Rahsaan Roland Kirk's nearly one-dozen long-players on the Mercury Records family of labels – including the Smash and Limelight subsidiaries – are gathered on this massive ten-disc compilation. Actually, it is 11 discs if you count the surprise bonus CD. Additionally, Rahsaan: The Complete Mercury Recordings of Roland Kirk lives up to its name by augmenting those albums with more than two-dozen previously unissued sides.
Following an unsatisfying three-year stint at Mercury Records, Chuck Berry returned home to Chess in 1969, just like Phil Chess predicted. Heading home didn’t necessarily mean retreating, as the four-disc Have Mercy: His Complete Chess Recordings 1969-1974 illustrates. During his time at Mercury, Chuck followed the kids wherever they went, aligning himself with the psychedelic ‘60s in a way none of his peers did. This shift is immediately apparent on “Tulane,” the very first song he cut upon his return to Chess. An ode to a couple of kids who dealt dope underneath the counter of a novelty shop, “Tulane” puts Chuck on the side of the counterculture, and over the next five years, he never strayed back to the other side of the fence, often singing about getting stoned, dabbling with a wah-wah pedal, rhapsodizing about rock festivals, cheerfully telling smutty jokes.
Portrayed in Hilary and Jackie , notorious for her marriage to Daniel Barenboim and mourned for the life and career she lost to multiple sclerosis, Jacqueline du Pr+ª is still best remembered as one of the finest musicians Britain has ever produced. Few cellists could hope to achieve the level of mastery and emotion she poured into her treasured EMI recordings, collected here in complete form on 17 CDs: her stunning interpretations of Elgar, Dvorak, Beethoven, Schumann, Bach, Chopin, Haydn, Brahms, Strauss and more!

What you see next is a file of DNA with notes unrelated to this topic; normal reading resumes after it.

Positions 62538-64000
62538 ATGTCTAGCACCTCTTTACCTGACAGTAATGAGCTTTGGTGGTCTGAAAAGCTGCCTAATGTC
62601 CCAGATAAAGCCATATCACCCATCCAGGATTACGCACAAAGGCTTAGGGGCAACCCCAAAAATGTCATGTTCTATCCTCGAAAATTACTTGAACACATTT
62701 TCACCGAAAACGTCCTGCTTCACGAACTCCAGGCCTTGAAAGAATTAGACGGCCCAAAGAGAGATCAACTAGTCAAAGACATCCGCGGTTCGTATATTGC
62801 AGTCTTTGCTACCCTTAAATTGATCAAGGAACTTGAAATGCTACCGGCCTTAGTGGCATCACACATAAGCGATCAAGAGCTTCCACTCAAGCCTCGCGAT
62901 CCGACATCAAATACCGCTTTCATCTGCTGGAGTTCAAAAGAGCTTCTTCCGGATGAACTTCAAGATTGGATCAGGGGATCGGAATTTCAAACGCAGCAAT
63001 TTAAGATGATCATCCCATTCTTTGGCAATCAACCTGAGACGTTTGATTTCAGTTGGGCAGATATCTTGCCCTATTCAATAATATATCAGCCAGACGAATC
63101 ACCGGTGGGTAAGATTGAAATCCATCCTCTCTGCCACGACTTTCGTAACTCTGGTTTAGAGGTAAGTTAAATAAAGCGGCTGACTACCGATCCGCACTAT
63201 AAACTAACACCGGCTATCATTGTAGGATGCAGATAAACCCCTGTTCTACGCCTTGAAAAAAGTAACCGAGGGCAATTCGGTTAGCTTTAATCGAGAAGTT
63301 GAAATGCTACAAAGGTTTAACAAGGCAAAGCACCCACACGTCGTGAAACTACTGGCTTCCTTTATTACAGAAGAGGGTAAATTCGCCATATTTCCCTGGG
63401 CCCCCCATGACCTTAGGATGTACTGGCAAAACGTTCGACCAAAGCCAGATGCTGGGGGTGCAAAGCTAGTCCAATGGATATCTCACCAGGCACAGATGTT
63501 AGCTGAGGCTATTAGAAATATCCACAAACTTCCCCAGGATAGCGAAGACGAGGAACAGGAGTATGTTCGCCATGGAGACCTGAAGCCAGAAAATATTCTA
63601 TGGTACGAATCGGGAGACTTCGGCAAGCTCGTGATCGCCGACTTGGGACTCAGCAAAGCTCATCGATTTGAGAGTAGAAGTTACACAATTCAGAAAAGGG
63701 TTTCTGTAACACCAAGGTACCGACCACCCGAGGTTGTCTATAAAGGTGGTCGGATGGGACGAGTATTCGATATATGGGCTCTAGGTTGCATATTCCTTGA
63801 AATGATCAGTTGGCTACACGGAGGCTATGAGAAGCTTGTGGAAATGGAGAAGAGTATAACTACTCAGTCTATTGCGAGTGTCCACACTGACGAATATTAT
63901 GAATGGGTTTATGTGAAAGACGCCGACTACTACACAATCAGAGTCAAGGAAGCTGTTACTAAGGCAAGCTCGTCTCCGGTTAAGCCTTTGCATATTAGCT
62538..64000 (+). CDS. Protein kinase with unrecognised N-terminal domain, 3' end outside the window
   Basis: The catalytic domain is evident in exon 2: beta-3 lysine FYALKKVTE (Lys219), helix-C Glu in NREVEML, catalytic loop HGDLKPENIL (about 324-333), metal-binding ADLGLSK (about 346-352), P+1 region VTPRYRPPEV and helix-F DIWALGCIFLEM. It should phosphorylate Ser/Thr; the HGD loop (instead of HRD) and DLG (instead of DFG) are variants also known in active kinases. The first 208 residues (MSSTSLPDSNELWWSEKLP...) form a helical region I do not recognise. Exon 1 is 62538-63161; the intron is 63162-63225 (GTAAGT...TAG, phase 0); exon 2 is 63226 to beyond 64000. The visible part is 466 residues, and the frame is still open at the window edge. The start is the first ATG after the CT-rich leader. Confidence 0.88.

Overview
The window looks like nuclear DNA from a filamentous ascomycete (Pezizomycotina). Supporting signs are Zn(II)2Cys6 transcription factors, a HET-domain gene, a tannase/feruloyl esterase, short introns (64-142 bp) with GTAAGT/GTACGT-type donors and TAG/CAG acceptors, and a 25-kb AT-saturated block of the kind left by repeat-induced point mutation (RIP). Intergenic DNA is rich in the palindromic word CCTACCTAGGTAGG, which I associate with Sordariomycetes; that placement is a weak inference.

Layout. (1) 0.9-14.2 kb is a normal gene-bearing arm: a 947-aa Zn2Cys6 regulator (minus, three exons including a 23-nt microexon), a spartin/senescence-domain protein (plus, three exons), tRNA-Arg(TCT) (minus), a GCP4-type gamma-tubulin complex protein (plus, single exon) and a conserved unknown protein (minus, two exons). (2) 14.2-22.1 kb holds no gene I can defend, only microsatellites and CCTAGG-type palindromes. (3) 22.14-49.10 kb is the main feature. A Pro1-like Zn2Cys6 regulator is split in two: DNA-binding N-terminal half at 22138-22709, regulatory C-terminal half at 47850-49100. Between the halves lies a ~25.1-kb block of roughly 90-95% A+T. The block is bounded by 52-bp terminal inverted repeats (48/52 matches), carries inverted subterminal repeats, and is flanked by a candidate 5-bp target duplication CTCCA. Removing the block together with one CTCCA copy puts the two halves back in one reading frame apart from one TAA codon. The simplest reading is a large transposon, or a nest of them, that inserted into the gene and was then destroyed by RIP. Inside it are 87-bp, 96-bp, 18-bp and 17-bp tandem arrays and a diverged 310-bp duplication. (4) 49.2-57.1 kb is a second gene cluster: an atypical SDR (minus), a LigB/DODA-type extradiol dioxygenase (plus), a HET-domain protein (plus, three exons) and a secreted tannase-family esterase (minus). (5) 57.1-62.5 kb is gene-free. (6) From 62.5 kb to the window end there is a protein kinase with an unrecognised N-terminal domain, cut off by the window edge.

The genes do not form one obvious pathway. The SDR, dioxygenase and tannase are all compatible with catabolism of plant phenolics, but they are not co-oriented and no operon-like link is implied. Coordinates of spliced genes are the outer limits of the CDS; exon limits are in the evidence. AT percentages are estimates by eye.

In 1976, when the cold war was cold indeed, wrote the New York Times, Lazar Berman appeared virtually unannounced from behind the Iron Curtain and provided the West with an exotic glimpse of a secretive Soviet musical life. On his first United States tour, Mr. Berman made an overwhelming impression as a performer who did more than just overcome technical problems; he seemed to crush them into insignificance. Bermans recordings, though relatively few in number, confirmed that impression.
Of the American violinist Anne Akiko Meyers, the American Record Guide is quoted as saying, Through her peerless mastery and vivid imagination there seems to be no limit to the colors she can draw from her instrument. Sony Classicals 6-CD reissue of some of her finest recordings include the Mendelssohn Concerto, which Gramophone praised for its sweetness and poetry, also lauding her rapt playing in Vaughan Williamss The Lark Ascending and her performance of Bruchs Scottish Fantasy, altogether a great success.
22 April 2012 marks 100th anniversary of the birth of Kathleen Ferrier. Kathleen Ferrier was born on 22 April 1912 and died at the age of forty-one on 8 October 1953. On the occasion of the 100th anniversary of Kathleen Ferrier’s birth the DECCA legacy is brought together in a comprehensive 14-CD set with a bonus DVD. All the recordings have been remastered for this anniversary edition and will further demonstrate the unique qualities of this much-loved artist.
The Complete Studio Recordings 1972-1982, is the first complete Roxy Music box set to be released on CD. It includes each of the eight ‘Roxy Music’ Studio albums: Roxy Music, For Your Pleasure, Stranded, Country Life, Siren, Manifesto, Flesh And Blood and Avalon. Each of the studio albums have been taken back to their original form. New 2012 flat transfers from the original analogue master tapes ensure the audio sounds truer to its original LP sound. The box set is completed with two bonus discs of singles, B-sides and alternative mixes.
There is only one word that can describe Narciso Yepes' technique: extraordinary. He was one of the finest virtuoso classical guitarists of the 20th century and his DG albums are regarded as reference recordings. This 5 CD Original Jackets collection brings together all of his concerto recordings for the Yellow Label, recorded between 1969 and 1979. The repertoire ranges from Vivaldi’s Lute Concertos adapted for guitar, to works written for Yepes and other leading guitarists of the 20th century.
Often named the supreme pianist of his era, Sviatoslav Richter (1915-1997) was a poet of the keyboard and an enigmatic, sometimes eccentric figure. These 24 CDs span three centuries of music – repertoire for solo piano and piano duo, chamber music, song and concerto – and bring Richter together with other great artists of his time. As the New York Times wrote, his pianism “combined astonishing technical mastery with bold, wide-ranging musical imagination. His control over the colorings of piano tone was incomparable.”